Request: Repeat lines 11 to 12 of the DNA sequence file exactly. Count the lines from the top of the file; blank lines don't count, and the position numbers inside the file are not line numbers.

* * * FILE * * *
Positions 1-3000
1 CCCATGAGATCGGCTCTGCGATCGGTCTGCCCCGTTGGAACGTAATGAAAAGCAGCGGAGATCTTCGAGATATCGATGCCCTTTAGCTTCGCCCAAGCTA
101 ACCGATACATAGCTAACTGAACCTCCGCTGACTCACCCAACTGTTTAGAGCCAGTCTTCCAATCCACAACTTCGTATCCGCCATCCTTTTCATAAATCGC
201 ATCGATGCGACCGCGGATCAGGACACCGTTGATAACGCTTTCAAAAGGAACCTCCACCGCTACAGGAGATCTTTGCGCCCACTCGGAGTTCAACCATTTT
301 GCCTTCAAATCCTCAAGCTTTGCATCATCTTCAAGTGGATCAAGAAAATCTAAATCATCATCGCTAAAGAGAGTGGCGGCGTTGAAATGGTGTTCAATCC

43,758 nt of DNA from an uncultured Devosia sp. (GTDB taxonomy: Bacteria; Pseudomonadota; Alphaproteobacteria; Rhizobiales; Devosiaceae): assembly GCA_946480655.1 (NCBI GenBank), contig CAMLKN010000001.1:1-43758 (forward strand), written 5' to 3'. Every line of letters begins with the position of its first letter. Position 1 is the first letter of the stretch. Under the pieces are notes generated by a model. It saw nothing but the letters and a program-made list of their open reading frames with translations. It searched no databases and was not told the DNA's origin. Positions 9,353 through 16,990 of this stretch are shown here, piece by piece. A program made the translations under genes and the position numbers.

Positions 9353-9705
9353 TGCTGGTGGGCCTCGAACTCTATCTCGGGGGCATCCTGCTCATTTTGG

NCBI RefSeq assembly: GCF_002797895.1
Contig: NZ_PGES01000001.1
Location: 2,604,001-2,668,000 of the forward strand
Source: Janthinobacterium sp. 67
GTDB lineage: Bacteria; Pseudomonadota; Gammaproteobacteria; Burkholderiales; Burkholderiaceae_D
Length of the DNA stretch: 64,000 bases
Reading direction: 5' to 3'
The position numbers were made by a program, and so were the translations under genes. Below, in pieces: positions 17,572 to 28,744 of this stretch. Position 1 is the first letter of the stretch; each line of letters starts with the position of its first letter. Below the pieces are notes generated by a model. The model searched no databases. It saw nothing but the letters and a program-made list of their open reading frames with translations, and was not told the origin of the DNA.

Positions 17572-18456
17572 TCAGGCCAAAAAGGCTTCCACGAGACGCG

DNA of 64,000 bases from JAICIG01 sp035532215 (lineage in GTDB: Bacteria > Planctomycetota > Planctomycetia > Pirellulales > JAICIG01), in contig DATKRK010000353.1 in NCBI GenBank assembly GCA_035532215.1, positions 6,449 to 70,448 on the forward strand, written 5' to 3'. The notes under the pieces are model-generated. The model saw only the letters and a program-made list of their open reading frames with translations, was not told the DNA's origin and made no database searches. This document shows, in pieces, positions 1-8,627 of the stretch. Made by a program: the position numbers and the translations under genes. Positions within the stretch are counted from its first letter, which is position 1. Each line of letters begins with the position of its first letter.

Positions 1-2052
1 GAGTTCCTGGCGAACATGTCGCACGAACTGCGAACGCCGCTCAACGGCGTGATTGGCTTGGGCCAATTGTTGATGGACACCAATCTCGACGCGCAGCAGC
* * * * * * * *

Location: 2,604,001-2,668,000 of the forward strand
Source: Janthinobacterium sp. 67